Mobile home carers in Glasgow have typically had little exposure to IT, so training them was a vital part of a BlackBerry roll-out. Brendan Murphy explains how Glasgow City Council approached the task.

On a daily basis more than 15 Glasgow hospitals assess and discharge patients to care in their own homes. This care often starts with a mobile home carer being assigned to ensure that the person has a safe return home and is helped for the first four weeks after hospital discharge. Consultants can release a patient late afternoon with very little notice to implement effective home care for that evening's cover.

In the past, mobile home carers were required to visit one of nine local offices throughout the city looking for detailed fax messages with details of the client to attend and provide a home care service. This method was prone to error, was costly and inefficient and both the home carer and client were often provided with little useful information, making the first few visits to a new client fraught with difficulty.

Direct and Care Services of Glasgow City Council has now rolled out more than 400 BlackBerry devices to assist in delivery of this key service, principally to allow mobile home carers to quickly respond to emergency new referrals and 'home from hospital' requests which can be made at very short notice.

The benefits of these units include instant, accurate client data being made available to home carers, leading to the provision of a better service to clients. Managers also have instant email access to a frontline workforce who were often difficult to engage with.

This initiative has had a huge effect on services, bringing managers closer both to clients and to lone workers. Lone worker groups feel less isolated, helping improve the service provided, and the skill level in IT of this staff group has also increased greatly.

From the outset, the difficulties in training a manual, part-time largely female workforce were not underestimated.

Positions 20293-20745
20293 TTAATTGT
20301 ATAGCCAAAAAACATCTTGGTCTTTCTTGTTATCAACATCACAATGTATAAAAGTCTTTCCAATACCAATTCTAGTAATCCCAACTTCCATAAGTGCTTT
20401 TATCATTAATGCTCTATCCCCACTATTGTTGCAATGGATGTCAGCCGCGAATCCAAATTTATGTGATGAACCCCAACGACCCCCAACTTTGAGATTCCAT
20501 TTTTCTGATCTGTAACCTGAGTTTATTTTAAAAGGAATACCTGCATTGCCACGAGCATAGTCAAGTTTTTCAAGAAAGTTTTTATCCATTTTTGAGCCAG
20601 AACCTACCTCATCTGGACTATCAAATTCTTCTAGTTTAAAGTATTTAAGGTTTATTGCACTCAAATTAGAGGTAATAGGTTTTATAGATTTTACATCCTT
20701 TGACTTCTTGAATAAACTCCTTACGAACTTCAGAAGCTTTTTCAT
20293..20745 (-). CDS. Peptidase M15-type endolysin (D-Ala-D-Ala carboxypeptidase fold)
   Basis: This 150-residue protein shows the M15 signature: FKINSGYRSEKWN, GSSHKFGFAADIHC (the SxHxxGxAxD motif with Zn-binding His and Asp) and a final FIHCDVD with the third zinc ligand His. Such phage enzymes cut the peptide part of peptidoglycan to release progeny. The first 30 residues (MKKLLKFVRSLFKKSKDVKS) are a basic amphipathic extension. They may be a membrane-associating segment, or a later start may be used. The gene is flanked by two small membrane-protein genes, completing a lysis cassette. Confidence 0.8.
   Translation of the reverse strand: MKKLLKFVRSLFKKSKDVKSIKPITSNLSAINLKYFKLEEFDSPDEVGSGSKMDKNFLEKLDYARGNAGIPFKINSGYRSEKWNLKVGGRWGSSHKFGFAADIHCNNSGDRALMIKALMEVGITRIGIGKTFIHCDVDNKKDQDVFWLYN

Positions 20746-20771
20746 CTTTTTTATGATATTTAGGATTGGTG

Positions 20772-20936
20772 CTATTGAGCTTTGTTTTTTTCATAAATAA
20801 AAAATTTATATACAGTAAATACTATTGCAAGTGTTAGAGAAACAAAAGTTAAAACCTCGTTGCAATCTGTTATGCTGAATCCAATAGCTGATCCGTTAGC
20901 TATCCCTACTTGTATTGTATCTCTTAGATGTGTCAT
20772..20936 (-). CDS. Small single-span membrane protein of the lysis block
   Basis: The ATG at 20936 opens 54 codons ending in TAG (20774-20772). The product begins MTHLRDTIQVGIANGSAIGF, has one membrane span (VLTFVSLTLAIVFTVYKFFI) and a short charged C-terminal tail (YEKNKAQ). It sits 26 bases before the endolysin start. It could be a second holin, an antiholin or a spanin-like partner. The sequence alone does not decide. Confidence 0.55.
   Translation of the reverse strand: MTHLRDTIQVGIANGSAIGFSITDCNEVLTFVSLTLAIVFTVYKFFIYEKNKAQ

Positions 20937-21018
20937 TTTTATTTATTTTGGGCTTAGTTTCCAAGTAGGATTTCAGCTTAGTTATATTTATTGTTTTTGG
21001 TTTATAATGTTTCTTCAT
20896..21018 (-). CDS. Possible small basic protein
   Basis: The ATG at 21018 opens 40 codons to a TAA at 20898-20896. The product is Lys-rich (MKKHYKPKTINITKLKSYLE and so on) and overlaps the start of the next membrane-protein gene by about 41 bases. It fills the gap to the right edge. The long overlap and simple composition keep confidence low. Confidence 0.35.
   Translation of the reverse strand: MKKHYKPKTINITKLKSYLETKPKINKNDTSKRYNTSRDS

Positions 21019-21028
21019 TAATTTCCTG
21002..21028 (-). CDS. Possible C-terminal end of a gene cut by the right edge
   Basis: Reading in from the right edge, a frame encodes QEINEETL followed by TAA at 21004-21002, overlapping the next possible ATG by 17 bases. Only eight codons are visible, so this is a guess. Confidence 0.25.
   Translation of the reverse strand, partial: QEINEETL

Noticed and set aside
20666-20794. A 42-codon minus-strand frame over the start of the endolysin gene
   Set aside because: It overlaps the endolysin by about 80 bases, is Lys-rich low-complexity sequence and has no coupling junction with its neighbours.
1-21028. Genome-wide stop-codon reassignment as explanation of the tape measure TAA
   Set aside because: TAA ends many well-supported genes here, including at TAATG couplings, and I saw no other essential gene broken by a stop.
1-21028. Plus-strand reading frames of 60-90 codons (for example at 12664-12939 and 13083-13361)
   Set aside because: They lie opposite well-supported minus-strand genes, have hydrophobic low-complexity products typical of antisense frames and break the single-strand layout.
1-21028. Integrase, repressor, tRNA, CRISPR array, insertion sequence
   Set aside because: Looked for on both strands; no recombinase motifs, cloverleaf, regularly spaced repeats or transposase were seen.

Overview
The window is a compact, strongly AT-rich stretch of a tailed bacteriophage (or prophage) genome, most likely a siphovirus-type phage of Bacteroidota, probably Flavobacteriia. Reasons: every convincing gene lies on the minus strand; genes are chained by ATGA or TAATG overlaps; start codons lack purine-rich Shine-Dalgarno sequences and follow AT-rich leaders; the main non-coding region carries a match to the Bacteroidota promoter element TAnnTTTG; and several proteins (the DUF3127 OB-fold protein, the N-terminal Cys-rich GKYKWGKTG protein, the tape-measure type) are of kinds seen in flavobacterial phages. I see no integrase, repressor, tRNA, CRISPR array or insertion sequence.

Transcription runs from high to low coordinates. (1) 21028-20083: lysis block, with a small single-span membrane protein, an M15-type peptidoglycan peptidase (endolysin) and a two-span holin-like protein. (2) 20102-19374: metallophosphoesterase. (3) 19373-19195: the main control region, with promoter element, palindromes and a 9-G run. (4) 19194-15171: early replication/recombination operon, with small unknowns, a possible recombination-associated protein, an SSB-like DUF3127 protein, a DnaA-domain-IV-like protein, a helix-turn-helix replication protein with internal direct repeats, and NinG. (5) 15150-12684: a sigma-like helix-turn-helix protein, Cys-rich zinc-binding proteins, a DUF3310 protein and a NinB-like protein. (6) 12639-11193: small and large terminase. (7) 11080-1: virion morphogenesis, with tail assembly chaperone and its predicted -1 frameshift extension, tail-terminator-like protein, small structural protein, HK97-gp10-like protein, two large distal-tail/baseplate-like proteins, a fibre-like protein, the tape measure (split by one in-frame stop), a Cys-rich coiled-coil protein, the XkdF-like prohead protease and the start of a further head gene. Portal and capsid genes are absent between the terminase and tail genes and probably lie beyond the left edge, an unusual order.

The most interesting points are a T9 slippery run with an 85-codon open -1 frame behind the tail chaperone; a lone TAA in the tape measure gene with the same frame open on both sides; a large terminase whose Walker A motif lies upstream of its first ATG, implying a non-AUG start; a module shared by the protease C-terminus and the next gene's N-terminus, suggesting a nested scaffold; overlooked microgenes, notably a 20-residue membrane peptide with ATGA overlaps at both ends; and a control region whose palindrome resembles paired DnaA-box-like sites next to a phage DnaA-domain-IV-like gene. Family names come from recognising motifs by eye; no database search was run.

A focus group of six home carers were initially brought together for an informal meeting to assess previous exposure to technology and to determine the best way to train and deploy over 400 units.

From this group, it was obvious that the principal IT exposure was to mobile phones and this was generally only for voice usage. One week after this meeting the same six home carers were brought together and the strategy for implementation explained to them and, crucially, at this meeting a hands-on session with the BlackBerrys was conducted.

This was highly successful and the home carers themselves decided that implementation should be supported by bringing staff together in small groups to offer a hands-on experience, allowing them to take away their new BlackBerry immediately after the training session.

A one-hour training module was devised and delivered to a maximum of five home carers per session. This short session ensured frontline delivery of services was maintained and also that there was little chance for attendees to become bored.

Delivery was by a general member of the ICT support team, a decision taken to help ease any tension that the manual workers may have had when being confronted by a 'boss'.

Sessions were set up to be particularly humorous to ensure that a positive message went round the teams that the training was fun and enjoyable - essentially delegates sent and received messages to each other and were encouraged to help and support each other during the session - this worked.

At each training session a simple fact sheet was issued detailing very basic BlackBerry functionality (receive, read, send, store emails).

Post-training, home carers also have access to an ICT support team member and drop in sessions are available daily - these are used as 'how do I do this?' type sessions or to change BlackBerry configuration or repair broken units.

The training of this very unusual workforce has been highly successful, a blue print for the training of low-skilled operatives. Hands-on sessions allow a focus on usage to take place and immediate post-training deployment ensures that important skills learned are not forgotten. Direct and Care Services will use this method in future ICT implementations.

About the author

Brendan Murphy is head of ICT and marketing, Direct and Care Services, Glasgow City Council. Direct and Care Services is the second largest department within Glasgow City Council, employing some 9,000 manual workers with a turnover of £129M per annum. School meals, school cleaning, janitorial services, home care services and a range of commercial catering activities are among the principal services of Direct and Care Services. The department works in 10,000 homes daily and has a daily presence in over 300 public buildings.